Brecon Town Council is a Living Wage employer.
Brecon Town Council is a Living Wage employer.

Brecon Town Council is now an accredited Living Wage Employer and their Living Wage commitment will see everyone working for the Town Council receive a minimum hourly wage of £8.75.  The rate is significantly higher than the government minimum for over 25s, which currently stands at £7.83 per hour.

Wales is a region with one of the highest proportions of non-Living Wage jobs in the country (24%), with around 268,000 jobs paying less than the real Living Wage. Despite this, Brecon Town Council has committed to pay the real Living Wage and deliver a fair day’s pay for a hard day’s work.

The real Living Wage is the only rate calculated according to the costs of living. It provides a voluntary benchmark for employers that wish to ensure their staff earn a wage they can live on, not just the government minimum. Since 2011 the Living Wage movement has delivered a pay rise to over 150,000 people and put over £600m extra into the pockets of low paid workers.

Cllr Matthew Dorrance, Chair of Staff and Employment Committee said:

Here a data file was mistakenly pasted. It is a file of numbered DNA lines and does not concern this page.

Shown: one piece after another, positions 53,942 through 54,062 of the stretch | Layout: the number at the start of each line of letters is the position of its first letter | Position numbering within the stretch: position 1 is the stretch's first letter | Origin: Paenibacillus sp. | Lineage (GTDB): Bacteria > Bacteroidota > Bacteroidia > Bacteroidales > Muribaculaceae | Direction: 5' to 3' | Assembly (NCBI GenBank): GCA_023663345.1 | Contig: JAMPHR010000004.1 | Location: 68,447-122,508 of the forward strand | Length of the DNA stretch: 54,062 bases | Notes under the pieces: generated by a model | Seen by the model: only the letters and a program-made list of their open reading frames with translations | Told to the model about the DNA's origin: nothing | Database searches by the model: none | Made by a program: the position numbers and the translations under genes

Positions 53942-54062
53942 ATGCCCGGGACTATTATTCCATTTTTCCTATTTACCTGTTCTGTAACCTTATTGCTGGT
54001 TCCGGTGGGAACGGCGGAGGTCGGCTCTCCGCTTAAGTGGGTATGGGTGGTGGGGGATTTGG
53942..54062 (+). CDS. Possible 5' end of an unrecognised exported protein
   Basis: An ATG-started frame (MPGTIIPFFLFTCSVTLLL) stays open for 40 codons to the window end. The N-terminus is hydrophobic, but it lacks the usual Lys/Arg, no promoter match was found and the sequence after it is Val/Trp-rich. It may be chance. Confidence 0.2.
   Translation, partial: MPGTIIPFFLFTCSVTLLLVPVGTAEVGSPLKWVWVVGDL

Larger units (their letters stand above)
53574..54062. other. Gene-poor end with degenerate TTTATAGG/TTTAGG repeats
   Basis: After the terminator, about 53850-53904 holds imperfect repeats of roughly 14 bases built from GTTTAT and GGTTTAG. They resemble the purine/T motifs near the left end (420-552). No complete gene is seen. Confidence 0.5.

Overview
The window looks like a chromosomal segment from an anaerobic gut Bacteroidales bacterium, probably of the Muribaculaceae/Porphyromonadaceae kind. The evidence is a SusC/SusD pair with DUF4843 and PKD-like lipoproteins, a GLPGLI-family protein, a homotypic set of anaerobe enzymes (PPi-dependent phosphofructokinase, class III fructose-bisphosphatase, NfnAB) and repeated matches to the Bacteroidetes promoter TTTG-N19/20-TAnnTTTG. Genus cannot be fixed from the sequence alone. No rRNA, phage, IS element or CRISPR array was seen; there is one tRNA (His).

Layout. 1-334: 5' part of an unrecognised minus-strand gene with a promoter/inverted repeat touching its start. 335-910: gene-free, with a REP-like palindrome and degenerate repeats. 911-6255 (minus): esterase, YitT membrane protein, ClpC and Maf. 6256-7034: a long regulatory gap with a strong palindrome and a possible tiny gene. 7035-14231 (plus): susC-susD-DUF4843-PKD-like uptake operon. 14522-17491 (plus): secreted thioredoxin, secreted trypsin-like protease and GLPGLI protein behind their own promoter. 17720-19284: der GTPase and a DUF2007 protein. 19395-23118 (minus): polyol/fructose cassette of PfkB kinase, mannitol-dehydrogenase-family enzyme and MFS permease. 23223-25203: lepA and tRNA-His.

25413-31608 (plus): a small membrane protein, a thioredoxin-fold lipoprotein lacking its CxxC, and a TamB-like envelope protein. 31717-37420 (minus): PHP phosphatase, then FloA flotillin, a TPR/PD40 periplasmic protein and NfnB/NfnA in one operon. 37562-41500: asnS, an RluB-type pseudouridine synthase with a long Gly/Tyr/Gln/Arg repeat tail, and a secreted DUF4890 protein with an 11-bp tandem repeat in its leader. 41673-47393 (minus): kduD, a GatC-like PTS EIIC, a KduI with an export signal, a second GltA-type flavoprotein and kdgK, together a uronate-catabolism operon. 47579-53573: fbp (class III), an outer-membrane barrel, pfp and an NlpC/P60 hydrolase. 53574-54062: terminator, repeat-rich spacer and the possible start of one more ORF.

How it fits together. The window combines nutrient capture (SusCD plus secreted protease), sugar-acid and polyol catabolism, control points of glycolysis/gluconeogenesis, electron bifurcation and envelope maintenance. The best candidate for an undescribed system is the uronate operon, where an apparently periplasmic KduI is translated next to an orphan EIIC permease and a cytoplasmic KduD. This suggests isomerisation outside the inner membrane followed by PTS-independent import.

“Brecon Town Council is proud to have achieved accreditation as a Living Wage employer.

“We are committed to ensuring our staff and contractors are paid at least the cost of living for the work they undertake.

“Our commitment is good for the local economy and shows our drive and passion for delivering social justice.”

Tess Lanning, Director, Living Wage Foundation said:

“We’re delighted that Brecon Town Council has joined the movement of over 4,400 responsible employers across the UK who voluntarily commit to go further than the UK government minimum to make sure all their staff earn enough to live on.

“They join thousands of small businesses, as well as household names such as IKEA, Heathrow Airport, Barclays, Chelsea and Everton Football Clubs and many more.

“These businesses recognise that paying the real Living Wage is the mark of a responsible employer and they, like Brecon Town Council, believe that a hard day’s work deserves a fair day’s pay.”

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